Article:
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  1. The Institutionality Of Legal Validity.Kenneth M. Ehrenberg - 2020 - Philosophy and Phenomenological Research 100 (2):277-301.
    The most influential theory of law in current analytic legal philosophy is legal positivism, which generally understands law to be a kind of institution. The most influential theory of institutions in current analytic social philosophy is that of John Searle. One would hope that the two theories are compatible, and in many ways they certainly are. But one incompatibility that still needs ironing out involves the relation of the social rule that undergirds the validity of any legal system (H.L.A. Hart's (...)
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  • The Inner Logic of Exclusivism : Shapiro's Shadowing.Mark Mcbride - 2019 - Ratio Juris 32 (3):363-389.
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  • Beyond Inclusive Legal Positivism &Ast.Jules L. Coleman - 2009 - Ratio Juris 22 (3):359-394.
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  • Beyond Inclusive Legal Positivism.Jules L. Coleman - 2009 - Ratio Juris 22 (3):359-394.
    In this essay, I characterize the original intervention that became Inclusive Legal Positivism, defend it against a range of powerful objections, explain its contribution to jurisprudence, and display its limitations and its modest jurisprudential significance. I also show how in its original formulations ILP depends on three notions that are either mistaken or inessential to law: the separability thesis, the rule of recognition, and the idea of criteria of legality. The first is false and is in event inessential to legal (...)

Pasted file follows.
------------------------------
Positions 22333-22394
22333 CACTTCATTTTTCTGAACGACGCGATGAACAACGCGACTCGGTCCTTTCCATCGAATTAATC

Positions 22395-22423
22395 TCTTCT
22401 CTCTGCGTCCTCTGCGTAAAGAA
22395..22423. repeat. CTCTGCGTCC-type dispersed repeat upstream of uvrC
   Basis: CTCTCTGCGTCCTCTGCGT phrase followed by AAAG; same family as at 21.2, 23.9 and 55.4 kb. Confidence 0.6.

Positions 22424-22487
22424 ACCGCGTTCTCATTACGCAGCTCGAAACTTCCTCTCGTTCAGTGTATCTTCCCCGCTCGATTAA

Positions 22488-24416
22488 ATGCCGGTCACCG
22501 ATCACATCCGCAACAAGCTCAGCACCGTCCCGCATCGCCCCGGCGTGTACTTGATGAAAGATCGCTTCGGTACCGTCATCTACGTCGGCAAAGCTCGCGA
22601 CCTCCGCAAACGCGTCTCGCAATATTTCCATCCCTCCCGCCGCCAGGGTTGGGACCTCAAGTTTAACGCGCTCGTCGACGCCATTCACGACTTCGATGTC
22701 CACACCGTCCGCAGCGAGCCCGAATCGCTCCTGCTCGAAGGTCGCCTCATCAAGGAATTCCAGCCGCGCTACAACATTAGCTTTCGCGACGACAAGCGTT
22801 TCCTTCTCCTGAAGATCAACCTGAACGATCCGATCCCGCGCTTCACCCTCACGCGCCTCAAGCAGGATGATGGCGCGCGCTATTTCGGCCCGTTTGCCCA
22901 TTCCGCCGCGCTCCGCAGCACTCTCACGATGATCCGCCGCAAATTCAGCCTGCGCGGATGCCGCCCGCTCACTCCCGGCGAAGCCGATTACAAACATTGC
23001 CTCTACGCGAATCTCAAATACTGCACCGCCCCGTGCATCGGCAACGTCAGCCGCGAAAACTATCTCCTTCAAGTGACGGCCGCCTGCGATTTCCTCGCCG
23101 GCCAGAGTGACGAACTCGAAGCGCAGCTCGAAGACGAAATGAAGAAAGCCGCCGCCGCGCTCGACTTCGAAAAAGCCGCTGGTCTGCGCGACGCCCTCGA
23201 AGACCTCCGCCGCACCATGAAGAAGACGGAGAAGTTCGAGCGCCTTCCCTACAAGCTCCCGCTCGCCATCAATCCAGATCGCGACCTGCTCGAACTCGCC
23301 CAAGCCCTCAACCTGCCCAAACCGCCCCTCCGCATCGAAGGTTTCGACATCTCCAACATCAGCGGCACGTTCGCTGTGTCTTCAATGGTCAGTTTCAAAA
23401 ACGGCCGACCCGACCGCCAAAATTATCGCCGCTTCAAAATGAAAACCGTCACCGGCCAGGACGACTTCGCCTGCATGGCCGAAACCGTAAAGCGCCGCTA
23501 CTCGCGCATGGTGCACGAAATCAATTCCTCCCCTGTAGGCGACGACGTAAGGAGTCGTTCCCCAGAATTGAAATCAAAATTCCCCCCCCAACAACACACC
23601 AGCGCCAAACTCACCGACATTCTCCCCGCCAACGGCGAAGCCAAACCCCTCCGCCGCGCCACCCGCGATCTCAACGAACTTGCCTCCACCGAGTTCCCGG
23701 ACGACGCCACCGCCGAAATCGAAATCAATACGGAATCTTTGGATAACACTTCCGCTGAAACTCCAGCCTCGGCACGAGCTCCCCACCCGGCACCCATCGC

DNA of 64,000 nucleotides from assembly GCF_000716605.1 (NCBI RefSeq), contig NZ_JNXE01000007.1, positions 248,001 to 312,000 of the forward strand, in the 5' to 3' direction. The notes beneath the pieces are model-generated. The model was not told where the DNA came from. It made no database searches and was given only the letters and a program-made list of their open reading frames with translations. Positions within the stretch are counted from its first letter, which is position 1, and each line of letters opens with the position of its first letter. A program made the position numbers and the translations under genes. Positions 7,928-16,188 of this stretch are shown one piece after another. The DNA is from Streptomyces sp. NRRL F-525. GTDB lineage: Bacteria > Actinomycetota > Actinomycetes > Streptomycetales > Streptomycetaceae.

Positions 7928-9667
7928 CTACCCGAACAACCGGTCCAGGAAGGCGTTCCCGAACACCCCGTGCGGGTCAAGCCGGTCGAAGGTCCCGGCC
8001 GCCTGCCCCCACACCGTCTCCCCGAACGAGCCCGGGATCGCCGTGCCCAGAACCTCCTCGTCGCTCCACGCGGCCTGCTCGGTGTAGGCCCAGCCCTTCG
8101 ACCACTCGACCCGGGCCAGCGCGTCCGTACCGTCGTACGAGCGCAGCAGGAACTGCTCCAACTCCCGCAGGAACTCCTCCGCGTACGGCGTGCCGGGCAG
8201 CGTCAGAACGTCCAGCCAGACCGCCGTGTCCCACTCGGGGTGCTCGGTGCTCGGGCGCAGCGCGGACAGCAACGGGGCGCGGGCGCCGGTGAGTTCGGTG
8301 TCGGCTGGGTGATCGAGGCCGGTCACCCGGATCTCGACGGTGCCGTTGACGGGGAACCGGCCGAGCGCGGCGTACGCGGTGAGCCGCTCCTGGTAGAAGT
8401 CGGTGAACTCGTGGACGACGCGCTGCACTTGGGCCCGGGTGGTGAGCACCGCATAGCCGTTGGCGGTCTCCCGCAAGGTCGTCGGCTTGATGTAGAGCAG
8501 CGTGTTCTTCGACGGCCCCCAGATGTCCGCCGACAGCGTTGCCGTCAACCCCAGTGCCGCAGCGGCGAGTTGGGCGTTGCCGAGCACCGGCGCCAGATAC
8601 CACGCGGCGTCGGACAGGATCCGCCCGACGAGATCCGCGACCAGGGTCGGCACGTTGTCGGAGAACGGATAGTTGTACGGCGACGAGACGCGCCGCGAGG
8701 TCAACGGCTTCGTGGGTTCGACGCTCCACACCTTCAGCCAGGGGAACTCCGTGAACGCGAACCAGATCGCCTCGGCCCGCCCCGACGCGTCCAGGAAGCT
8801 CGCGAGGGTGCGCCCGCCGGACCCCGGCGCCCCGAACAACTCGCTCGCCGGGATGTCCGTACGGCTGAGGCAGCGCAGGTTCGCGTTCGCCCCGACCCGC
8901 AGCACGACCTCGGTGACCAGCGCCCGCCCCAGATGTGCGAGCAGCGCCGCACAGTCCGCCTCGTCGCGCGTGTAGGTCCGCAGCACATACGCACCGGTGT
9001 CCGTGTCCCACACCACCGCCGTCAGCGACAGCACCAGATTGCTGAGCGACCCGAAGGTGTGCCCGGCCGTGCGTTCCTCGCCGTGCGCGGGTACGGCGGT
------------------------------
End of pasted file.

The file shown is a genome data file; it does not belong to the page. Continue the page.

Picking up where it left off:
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  • The Planning Theory of Law: Scott Shapiro: Legality. Harvard University Press, Cambridge, MA, 2011, 472 Pp.Miguel-Jose Lopez-Lorenzo - 2012 - Res Publica 18 (2):201-206.
  • On Practices and the Law.Mark Greenberg - 2006 - Legal Theory 12 (2):113-136.
    In a recent paper, I launch an attack on a fundamental doctrine of legal positivism. I argue that nonnormative facts cannot themselves constitutively determine the content of the law. In a response published in this journal, Ram Neta defends the view that nonnormative social facts are sufficient to determine normative facts, including both moral and legal facts. Neta's paper provides a useful opportunity to address a spelled-out version of this view, which in various forms is widely held in philosophy of (...)
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  • In Defense of Content-Independence.Nathan Adams - 2017 - Legal Theory 23 (3):143-167.
    Discussions of political obligation and political authority have long focused on the idea that the commands of genuine authorities constitute content-independent reasons. Despite its centrality in these debates, the notion of content-independence is unclear and controversial, with some claiming that it is incoherent, useless, or increasingly irrelevant. I clarify content-independence by focusing on how reasons can depend on features of their source or container. I then solve the long-standing puzzle of whether the fact that laws can constitute content-independent reasons is (...)
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